Legal issues with backdating stock options
In some cases, the date of exercise, rather than the date of grant, was changed to an earlier date to convert ordinary income into capital gains.
In general, companies engaging in a classic backdating transaction chose a date when the stock price was at a low point and chose that favorable date as the grant date.
Whenever I write about backdating, many people write in to tell me that backdating's not illegal; you just have to account for it correctly.
Since so many people think this is an important point, I thought I'd do a post addressing just that contention. What I assume people mean is that granting in-the-money options is not illegal, so long as you account for it properly. But the whole point of backdating is to pretend that you're not granting in-the-money options when in fact you are.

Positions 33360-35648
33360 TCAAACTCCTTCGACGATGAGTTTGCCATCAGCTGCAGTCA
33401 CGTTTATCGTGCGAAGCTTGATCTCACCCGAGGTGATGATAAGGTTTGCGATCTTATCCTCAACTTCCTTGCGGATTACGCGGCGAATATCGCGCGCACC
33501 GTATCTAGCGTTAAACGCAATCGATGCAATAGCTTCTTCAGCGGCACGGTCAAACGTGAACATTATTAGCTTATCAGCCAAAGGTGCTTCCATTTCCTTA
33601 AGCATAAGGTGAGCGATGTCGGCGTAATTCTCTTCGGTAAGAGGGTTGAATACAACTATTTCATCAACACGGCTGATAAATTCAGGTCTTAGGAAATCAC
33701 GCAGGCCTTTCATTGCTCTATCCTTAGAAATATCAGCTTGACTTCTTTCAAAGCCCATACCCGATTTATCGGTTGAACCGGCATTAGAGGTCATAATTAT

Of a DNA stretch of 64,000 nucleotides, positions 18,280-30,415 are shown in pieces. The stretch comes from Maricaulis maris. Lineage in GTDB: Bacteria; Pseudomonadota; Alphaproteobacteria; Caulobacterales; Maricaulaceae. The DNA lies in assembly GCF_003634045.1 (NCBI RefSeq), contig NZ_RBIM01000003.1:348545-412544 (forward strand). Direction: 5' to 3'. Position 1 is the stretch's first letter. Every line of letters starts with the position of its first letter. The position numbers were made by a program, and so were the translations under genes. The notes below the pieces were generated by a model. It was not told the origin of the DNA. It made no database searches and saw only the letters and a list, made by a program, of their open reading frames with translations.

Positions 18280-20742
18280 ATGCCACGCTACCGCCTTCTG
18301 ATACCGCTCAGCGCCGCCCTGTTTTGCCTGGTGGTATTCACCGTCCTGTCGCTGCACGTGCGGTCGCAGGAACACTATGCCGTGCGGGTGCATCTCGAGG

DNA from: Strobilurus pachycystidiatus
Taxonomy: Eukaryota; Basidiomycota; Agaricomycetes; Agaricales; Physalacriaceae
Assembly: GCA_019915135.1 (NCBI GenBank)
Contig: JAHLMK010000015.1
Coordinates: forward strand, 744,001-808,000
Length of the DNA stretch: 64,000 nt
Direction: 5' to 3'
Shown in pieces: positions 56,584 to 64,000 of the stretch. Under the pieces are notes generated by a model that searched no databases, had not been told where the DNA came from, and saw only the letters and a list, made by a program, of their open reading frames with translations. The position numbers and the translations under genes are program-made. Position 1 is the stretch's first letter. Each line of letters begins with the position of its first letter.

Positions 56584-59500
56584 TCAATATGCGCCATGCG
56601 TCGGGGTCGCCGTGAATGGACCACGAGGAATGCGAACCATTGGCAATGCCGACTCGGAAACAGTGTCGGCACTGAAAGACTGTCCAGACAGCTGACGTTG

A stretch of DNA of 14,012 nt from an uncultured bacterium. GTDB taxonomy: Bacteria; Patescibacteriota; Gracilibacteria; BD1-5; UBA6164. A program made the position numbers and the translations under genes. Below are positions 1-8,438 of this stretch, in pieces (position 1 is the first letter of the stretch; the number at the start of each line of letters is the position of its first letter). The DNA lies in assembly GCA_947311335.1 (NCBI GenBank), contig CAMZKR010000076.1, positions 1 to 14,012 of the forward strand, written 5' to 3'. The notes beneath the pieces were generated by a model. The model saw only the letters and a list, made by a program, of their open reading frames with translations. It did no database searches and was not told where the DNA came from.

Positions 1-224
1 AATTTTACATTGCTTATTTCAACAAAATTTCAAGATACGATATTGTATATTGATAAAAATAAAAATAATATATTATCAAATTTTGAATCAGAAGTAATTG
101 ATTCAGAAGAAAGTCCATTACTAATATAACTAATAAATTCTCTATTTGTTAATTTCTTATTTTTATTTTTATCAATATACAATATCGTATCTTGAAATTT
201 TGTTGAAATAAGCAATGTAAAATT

Basically, a stock option is a contract right to purchase an amount of stock at a set price for a period of time.
It goes without saying that they also won't realize that, in reality, it's all being done a month later.Stock option backdating has erupted into a major corporate scandal, involving potentially hundreds of publicly-held companies, and may even ensnare Apple's icon, Steve Jobs.While the focus of the Securities and Exchange Commission ("SEC") centers on improper accounting practices and disclosures, thereby violating securities laws, a major yet little explored consequence to the scandal involves potentially onerous taxes on those who received these options.Sure the accounting rules are arcane and most people don't know them.But if someone asks you to write down a date from a month ago on a legal document, rather than today's date, doesn't it give you pause?